I had the exquisite pleasure of visiting Sabiana Paoli’s Art Gallery recently for the inauguration of Robert Latos’ remarkable new collection, Perceptions. The Polish-born figurative painter is a graduate from Kraków’s Academy of Fine Arts, and an ardent student of Italian Renaissance masters Titian (Tiziano Vecelli) and Giorgione (Giorgio Barbarelli da Castelfranco). Robert was the first to greet me at the gallery, welcoming me to the exhibition in a nebulous accent that hinted at his Polish heritage, Venetian wanderings and his perfect ease in Singapore’s unique English-language purlieu. Robert is tall, lanky, with a poise that suggested calculated control of his faculties – a trait very obvious in his paintings.
I met art consultant, collector and gallery owner Sabiana Paoli later. Her work in bringing European art to Singapore has been beyond impressive, injecting into our artstream the likes of the very outré Andrea Baruffi (and his amazing adventures in hyperrealism), Antonella Da Lio’s charming pop art extravaganza, and the moving, existentialist portrayals of the many facets of feminine identity in Ludmila Kazinkina’s incredible The Abysses of Femininity. She was also instrumental in bringing Salvador Dali’s work to Marina Bay Sands last year.
We talked art, business and the colourful strands of conjecture that link the two. “I want to create an art community,” she told me. “Mix European artists with Singaporean artists.” Indeed, ‘collaboration’ is her go-to word, and the art pioneer is constantly on the lookout for local artists to embark on ground-breaking new projects with.
It was brilliant to watch Robert and Sabiana interact – theirs was not the impersonal patron-artist relationship that made art inaccessible and contrived at times. This felt like a collaboration, a project masterminded by kindred spirits, with the hopes of presenting it to other kindred spirits. The outcome did not have the feel of a commercial venture – it was art: pure, simple and from the soul.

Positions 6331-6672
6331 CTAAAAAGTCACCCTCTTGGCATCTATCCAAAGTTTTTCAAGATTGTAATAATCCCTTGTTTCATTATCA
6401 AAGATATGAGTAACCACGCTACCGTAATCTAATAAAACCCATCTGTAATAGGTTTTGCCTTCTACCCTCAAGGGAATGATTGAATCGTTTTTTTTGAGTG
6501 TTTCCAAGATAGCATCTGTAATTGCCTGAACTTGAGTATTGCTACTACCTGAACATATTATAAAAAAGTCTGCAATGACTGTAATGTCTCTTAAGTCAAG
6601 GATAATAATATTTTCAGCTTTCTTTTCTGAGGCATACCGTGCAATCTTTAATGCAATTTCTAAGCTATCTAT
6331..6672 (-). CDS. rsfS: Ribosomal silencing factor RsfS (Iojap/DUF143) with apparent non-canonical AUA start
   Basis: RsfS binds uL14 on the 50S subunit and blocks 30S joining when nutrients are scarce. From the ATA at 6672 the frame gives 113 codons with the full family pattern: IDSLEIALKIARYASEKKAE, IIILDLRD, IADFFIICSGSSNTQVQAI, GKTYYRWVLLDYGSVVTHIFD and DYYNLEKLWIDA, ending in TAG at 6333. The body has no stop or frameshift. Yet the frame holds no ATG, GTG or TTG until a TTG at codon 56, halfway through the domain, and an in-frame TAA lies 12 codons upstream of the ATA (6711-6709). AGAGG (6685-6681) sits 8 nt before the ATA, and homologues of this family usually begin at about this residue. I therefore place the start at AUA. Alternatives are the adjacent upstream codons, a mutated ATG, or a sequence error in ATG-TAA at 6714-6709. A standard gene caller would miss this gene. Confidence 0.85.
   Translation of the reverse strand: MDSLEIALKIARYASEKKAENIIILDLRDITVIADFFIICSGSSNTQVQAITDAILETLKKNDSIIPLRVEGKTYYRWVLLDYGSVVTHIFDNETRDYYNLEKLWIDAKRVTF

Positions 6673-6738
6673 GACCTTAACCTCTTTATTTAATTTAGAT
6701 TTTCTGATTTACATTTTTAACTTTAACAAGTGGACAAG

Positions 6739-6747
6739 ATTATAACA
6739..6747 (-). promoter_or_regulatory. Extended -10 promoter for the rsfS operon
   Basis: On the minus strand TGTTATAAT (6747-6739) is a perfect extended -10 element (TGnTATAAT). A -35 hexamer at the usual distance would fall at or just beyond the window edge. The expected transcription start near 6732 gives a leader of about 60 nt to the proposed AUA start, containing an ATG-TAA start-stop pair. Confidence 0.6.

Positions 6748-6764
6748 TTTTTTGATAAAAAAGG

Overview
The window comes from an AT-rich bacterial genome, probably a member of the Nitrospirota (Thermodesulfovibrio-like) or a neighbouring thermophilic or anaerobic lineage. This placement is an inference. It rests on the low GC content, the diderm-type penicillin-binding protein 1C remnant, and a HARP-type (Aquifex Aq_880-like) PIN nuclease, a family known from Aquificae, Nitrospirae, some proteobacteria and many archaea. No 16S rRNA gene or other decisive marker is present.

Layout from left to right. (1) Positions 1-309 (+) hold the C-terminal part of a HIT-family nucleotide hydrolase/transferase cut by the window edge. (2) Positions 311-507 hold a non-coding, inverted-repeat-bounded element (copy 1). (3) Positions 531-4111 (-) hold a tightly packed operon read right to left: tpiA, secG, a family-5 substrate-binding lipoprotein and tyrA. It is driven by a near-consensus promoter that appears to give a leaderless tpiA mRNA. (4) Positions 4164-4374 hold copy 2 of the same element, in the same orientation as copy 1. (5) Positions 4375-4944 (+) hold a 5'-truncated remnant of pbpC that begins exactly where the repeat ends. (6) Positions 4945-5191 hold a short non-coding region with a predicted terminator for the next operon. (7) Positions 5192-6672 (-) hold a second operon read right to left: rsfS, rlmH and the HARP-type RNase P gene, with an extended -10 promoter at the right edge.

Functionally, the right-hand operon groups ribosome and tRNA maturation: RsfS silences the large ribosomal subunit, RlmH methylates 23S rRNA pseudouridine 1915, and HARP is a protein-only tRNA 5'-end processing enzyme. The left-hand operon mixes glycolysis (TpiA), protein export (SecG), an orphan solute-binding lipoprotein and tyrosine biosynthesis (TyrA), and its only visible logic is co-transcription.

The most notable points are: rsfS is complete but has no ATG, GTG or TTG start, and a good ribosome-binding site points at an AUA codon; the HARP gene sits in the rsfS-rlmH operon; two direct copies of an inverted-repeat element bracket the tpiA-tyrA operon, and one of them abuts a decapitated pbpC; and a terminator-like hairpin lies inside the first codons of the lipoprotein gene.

Speaking to Robert Latos about Perceptions proved two things. Foremost was that this man is an old soul, his artistic focus set on the revered, timeless zeitgeist of the Italian Renaissance. It explained the immaculate gentlemanliness of his person – this is a dignified mind domiciled in a time and place free of Ford and mass production and Edison and capitalism. The crudeness of the paperchase had not tainted him. Globalization was inspiration – it was not a cubicle to which he lost his identity.
Secondly, he had a work ethic that informed his work. His oeuvres are characterized by extensive, detail-oriented technical research, studying the interaction between colours and different paints, and their effect on his medium (usually canvas). This willingness to invest his time and energy into his work was telling when he left his native Poland for Venice, a migration in the name of art. He studied Venice’s architecture, its environs and, very telling in his work, the chromatically resplendent nature of Venice’s light against the old world elements of the city.
The problem with figurative art has always been this: In the mimesis of its models, what do you paint as oil-on-canvas reproductions of reality, and what do you deform to give new form and tenor? As spectators of his art, we are observer and voyeur in equal amounts, and it is our reaction to the deformities, the subjects’ immature and premature nudity and intimacy that we are both privy to and disconcerted by, that reveal Latos’ exact consideration for this.
Robert is a figurative painter, living in an older world, and in the reality of now, silmultaneously. With Perceptions, he – forgive the pun – draws today’s realities into ancient, resurgent lights inspired by Venice.
To see more from Perceptions, visit Sabiana Paoli Art Gallery:
SABIANA PAOLI ART GALLERY
19 TANGLIN ROAD
TANGLIN SHOPPING CENTRE #01-25/26
Tel. +65 9093 5128